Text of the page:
Tuesday, August 14, 2012

Outside and Inside: A Look at Chad Sines

Chad Sines,  Spiderman, 2010
paint on wood, 36 x 24”
Courtesy of the Artist 
Showing through October 14 at the Ohio Art Council's Riffe Gallery in Columbus, Outside in Ohio, is an irresistible show of work by Ohio's untrained artists from the 19th century to the present moment. Mark Chepp, emeritus Director of the Springfield (Ohio) Museum of Art, curated the outstanding show. 

Elijah Pierce, Good Versus Evil, c. 1930s

wood, paint, cloth, 31.5 x 21.5”

Springfield Museum of Art

 William Hawkins, YMCA, 1981-2

paint, Formica, 39.5 x 29.5”

Springfield Museum of Art
 "Outsider" is a term that still puzzles many—"You mean, 'folk art?'" It's puzzling because it's necessarily come to include many kinds of art that used to boil down to folk art. These days it refers to all sorts of things related by only one fact: The creators of the works were never formally trained as artists. They did not benefit from going to art school, auditing courses, or formal apprenticeships to others. True, the painter William Hawkins knew Elijah Pierce; Levent Isik got to know William Hawkins. All three of these have immense reputations, are the subject of monographs and articles, and their works fetch top dollar. But these were "outsiders" who knew one another and learned from one another. Don't ask me why this is different from their working side by side in a studio at the Art Institute, one master observing and consulting with another, but there you have it. 

 Red Canyon Appaloosa, c. 1990s

carved, painted wood, 18.5 x 25.5”

Springfield Museum of Art, Gift of Barbara and
Art Vogel

Outsiders, then, comprise many genres—folk art, memory art, the art of the insane or art brut, traditional crafts, etc. etc. But it also incorporates people working consciously within the mainstream of contemporary art trends without what they themselves see as the advantages of learning aided by teachers familiar with available materials, techniques, and tools.

Chad Sines, Three-Toed Sloth, 2010

paint on wood, 24 x 24”

Courtesy of the Artist

Chad Sines is one in this latter group of people. His work in Outside in Ohio caught my eye at once: four paintings on different subjects that make an uncannily coherent show-within-a-show. Their palettes immediately relate them. Three of these are from 2010—Spiderman, Three-Toed Sloth, and Untitled (Elephants). Uncle Sam, the simplest, with red, white and black only, is from 2003, though it is thoughtfully hung directly above Three-Toed Sloth for an amusing comparison. The paintings are both 24 x 24 inches in size, and there is an ironic similarity of form and pose between the iconic embodiment of the United States and the blue-painted sloth. Uncle Sam lies splayed on his belly with his feet in the air; his face—his eyes and mouth especially—no more distinguished than the sloth's, his look as lidless and vacant. Each figure appears infantile, as a creature in a primary phase of development, figuring out how—or if—it will use its muscles. We know the sloth, of course, as the icon of an animal into which graceless indolence is programmed. But Uncle Sam? The figure of Might Makes Right? The image of national pride rocking like a tot on his tummy in what appears to be the get-up of a carnival barker is shocking: It's embarrassing but we can't help laughing behind our hands.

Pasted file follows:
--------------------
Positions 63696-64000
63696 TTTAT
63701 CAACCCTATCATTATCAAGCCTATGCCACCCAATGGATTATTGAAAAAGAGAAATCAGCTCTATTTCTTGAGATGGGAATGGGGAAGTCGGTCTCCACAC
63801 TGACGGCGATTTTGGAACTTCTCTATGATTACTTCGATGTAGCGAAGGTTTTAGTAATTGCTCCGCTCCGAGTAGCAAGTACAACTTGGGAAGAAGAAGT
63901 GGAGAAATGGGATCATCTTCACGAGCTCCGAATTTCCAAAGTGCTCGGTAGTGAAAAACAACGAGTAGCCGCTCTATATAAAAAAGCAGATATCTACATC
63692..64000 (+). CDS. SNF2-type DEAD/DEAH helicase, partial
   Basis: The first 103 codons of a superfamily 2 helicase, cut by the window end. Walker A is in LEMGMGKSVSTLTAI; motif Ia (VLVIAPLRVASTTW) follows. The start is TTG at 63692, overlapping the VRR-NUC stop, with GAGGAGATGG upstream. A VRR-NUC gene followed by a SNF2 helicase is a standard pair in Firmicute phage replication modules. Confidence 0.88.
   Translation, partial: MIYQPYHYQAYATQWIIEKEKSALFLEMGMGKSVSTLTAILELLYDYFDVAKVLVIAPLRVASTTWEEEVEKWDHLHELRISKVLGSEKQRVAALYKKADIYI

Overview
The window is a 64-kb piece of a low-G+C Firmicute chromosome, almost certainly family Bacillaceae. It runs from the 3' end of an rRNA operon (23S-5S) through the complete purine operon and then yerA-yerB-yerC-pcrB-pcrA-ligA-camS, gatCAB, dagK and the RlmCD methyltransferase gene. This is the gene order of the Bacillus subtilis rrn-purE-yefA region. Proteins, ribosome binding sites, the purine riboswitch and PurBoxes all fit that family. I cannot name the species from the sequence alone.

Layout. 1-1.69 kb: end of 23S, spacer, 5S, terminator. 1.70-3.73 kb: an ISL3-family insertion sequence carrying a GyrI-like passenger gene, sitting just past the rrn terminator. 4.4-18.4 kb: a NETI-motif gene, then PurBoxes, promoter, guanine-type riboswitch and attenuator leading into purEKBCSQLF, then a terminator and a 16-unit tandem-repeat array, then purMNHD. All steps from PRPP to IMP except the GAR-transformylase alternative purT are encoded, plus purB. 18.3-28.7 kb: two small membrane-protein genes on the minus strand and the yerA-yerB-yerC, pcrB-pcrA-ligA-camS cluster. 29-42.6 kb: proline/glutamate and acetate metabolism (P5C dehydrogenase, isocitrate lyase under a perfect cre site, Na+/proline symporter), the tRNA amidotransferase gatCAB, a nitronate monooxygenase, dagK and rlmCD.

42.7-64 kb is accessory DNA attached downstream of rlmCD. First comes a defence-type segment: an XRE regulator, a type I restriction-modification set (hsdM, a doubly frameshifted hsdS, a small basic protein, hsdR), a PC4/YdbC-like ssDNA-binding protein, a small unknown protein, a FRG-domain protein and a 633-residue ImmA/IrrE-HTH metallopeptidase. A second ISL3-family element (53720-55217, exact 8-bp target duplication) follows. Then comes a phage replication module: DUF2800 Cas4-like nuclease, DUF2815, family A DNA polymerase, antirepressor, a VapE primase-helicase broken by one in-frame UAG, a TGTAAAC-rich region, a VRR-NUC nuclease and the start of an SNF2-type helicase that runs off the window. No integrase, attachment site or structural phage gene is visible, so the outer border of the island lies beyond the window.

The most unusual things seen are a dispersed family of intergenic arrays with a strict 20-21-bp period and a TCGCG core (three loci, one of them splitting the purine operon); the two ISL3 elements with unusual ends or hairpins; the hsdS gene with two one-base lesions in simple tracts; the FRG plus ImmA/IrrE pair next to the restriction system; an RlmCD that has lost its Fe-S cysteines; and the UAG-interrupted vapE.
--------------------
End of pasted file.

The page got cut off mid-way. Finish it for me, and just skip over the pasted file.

Chad Sines, Uncle Sam, 2003

paint on wood, 24 x 24”

Collection of Mark Chepp and Charlotte Gordon

Sines made these, as he continues to make all of his paintings, with materials abandoned at construction sites. Uncle Sam, a painting of no inconsiderable intrigue, consists of very little, but Sines' gift is for getting a lot from a little. He mixes colors only where he represents the character's hair, beard—and the fur on his boots? What's that about? Since when does Uncle Sam wear fur-topped boots? Santa Claus does, though...So through this simple device, Sines adds another level of idea to complicate the worlds of meaning into which we dip as we consider this work. It also makes conspicuous the absence of blue.

The photograph of the whole painting obscures another feature that's very evident in person, this being that the red paint is glossy, the white and black are matte, so there is the interest of surface contrast to spur our imaginations too. Uncle Sam in satin, fur, and a big bow tie? A figure from a minstrel show or burlesque? Does this suggest that his pose is that of a comic taking a prat fall?

Sines allows his paint to drip and blur; his brushwork is casual; he demonstrates no interest at all in finesse or technique—unless we understand him to be a smart painter who is deeply aware of folk and outsider art traditions and knows how to use them to convey what he's interested in doing. He invites us to assume that we are dealing with primitive or naive material by the way he presents Uncle Sam,  but the image is, if you look carefully, no more primitive than you allow your own thinking about it to be. I think he makes this point even in the way he signs and titles the painting in lettering of equal size and weight. Given the many ambiguities and curiosities in the presentation of the figure, must we accept that one or the other of those painted names describes the subject? Is it really more definitively Uncle Sam than Chad Sines?

Both Uncle Sam and Three-Toed Sloth live right on the surface. There's no reason to wonder what's going on underneath. In the painting of the sloth, in fact, the large, flat  gray area that surround the sloth works two ways: Because of a possible trunk at the bottom, it probably represents the tree the animal lives in. But because the paint is applied without any differentiation of shade or texture, it also appears to be an effacement of whatever lies behind—it's not a representation, but a block that prevents our seeing anything that might add depth to so emphatically two-dimensional a vision.
Chad Sines, Untitled, 2010